The Wall Street Journal’s decision to publish an attack on Dr. Jill Biden’s right to be called “doctor” has appropriately unleashed a firestorm. According to Joseph Epstein, the editorial’s author, Biden should drop the title because she isn’t what people often think of when they hear the word “doctor,” namely a physician. For Epstein, ‘Dr. Jill Biden’ sounds and feels fraudulent, not to say a touch comic.” The basis of his argument is that many people don’t know the difference between a doctor and a physician, so Biden should lose the doctor.
Naming in the health professions
Epstein’s attack’s sexist nature is well documented; go read Monica Hesse’s brilliant piece in The Washington Post for a deeper sense of the gender politics at work in the argument. Nonetheless, we think we can use Epstein to think a bit more clearly about the politics of naming within the health professions.
Epstein, of course, is not a physician. He holds a bachelor’s degree and an honorary – in other words, not real – doctorate. But his key contention links up with a familiar story.
Physicians have slowly transitioned over the last few centuries from a disorganized group of men, mostly drawn from the patrician class and often holding only a high school diploma, into an elite class of respected professionals. The less well-known part of the story is that this newfound legitimacy was often attained by devaluing others.
One of the uglier parts of this history is physicians’ strategy of consolidating their power by targeting vulnerable groups. Historians have documented the attack on midwives to claim the birthing process as physicians’ own newly “medicalized” domain. So-called “midlevel” practitioners or “physician extenders,” including nurses, physician assistants, and nurse practitioners, have also endured incredible disrespect along the way.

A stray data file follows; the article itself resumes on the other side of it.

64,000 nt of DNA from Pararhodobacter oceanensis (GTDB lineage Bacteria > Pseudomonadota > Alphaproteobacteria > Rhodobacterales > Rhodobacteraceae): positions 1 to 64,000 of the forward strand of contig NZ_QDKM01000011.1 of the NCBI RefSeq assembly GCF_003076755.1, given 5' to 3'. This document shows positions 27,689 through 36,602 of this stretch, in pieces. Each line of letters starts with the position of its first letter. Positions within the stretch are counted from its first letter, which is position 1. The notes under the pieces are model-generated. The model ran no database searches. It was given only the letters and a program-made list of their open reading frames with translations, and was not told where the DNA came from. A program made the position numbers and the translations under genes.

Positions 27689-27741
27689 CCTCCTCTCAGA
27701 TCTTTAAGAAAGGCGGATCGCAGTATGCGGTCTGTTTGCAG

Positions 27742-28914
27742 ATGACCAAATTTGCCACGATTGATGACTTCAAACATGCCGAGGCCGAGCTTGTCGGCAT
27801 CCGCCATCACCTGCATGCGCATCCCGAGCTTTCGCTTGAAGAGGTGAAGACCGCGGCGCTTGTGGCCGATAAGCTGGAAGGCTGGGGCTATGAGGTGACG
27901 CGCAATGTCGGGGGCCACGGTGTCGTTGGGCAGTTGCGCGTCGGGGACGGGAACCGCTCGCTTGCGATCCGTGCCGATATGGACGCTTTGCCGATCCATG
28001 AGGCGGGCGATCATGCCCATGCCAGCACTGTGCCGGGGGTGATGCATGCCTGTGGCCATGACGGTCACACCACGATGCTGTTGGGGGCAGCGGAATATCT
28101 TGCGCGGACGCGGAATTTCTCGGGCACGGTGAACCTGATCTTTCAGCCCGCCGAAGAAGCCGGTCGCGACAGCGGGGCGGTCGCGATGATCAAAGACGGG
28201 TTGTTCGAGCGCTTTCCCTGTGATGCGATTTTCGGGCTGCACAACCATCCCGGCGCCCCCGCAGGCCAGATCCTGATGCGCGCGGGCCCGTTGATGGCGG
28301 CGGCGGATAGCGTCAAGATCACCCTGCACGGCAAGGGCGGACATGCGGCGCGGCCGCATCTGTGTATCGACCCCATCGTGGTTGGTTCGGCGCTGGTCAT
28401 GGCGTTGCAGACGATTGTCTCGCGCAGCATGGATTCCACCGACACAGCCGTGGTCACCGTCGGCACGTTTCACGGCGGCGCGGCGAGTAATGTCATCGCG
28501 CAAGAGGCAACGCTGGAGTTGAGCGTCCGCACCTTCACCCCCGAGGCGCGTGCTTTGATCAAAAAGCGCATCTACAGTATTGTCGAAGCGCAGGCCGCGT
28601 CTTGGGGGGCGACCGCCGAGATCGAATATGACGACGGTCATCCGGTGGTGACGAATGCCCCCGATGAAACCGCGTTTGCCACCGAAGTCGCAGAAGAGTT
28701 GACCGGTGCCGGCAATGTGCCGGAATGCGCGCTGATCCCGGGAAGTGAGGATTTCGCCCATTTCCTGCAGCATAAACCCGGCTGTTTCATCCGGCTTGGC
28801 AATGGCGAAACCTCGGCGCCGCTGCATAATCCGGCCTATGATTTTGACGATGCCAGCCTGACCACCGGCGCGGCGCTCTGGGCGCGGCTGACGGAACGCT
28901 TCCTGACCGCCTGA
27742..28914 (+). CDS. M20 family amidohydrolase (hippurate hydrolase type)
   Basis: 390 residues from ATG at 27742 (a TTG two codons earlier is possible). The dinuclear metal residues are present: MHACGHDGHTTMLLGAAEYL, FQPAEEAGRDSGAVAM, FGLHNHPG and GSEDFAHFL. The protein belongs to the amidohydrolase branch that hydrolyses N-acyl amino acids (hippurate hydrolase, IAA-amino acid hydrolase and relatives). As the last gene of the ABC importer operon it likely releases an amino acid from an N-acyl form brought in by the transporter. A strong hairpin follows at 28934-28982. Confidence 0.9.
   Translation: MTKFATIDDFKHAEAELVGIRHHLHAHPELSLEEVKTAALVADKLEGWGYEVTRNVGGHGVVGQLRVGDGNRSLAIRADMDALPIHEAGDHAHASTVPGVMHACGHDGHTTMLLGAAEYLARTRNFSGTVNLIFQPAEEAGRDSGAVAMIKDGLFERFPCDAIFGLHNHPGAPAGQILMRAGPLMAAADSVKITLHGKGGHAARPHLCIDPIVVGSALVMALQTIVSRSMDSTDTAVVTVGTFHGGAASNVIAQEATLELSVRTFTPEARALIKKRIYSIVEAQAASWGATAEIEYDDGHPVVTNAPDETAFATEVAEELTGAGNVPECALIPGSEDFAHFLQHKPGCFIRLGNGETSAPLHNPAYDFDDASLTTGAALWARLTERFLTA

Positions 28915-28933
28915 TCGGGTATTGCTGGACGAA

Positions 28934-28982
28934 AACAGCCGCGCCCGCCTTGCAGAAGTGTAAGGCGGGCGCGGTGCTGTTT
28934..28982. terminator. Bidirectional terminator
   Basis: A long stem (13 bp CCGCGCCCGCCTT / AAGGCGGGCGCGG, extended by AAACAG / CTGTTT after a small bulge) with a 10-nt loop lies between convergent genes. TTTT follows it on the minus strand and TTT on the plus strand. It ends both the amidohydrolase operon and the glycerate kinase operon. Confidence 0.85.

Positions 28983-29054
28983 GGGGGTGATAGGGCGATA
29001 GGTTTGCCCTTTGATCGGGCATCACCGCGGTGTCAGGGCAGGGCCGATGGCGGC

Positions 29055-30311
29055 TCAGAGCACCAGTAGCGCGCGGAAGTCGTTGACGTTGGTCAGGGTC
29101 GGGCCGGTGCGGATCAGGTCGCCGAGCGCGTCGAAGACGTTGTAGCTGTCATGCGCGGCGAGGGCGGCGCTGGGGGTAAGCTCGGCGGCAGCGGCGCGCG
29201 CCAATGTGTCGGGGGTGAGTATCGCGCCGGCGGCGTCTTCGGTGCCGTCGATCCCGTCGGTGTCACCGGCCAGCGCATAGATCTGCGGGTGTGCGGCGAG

What is a doctor?
On social media and on opinion pages, it was good to see so many physicians hurry to Dr. Biden’s defense. Some acknowledged the historical fact that PhDs were “doctors” about six hundred years before physicians were, and are, in every sense, “doctors.” While Biden holds a non-PhD doctor of education, an EdD, her degree is part of the legacy that PhDs began.
It is also true that there are a lot of doctors in American society, and it can be confusing if one takes “doctor” to mean little more than “physician.” There are doctors of medicine (MDs), of course, but also doctors of philosophy (PhD), doctors of nurse practice (DNP), and doctors of chiropractic (DC) — and this is just the beginning. As has been noted, doctor just means “teacher” if one points to its Latin origins. A few commentators have noted that though American lawyers earn their Juris Doctors, or JDs, it is not accepted practice to call lawyers “doctor.” But JDs could lay claim to that title if they wanted. The point: Just because people misunderstand the meaning of the word does not mean that one should denigrate those who have earned the title.
What osteopathic medicine teaches us
As employees at an osteopathic medical college, we are well-versed in attempts to undermine credentials. Osteopathic medical schools train physicians who earn their Doctor of Osteopathy (DO) degree, which some refer to as a Doctor of Osteopathic Medicine. In our professional work, we have front row seats to the politics of naming, especially as concerns questions about MDs and DOs. When is a doctor a real doctor?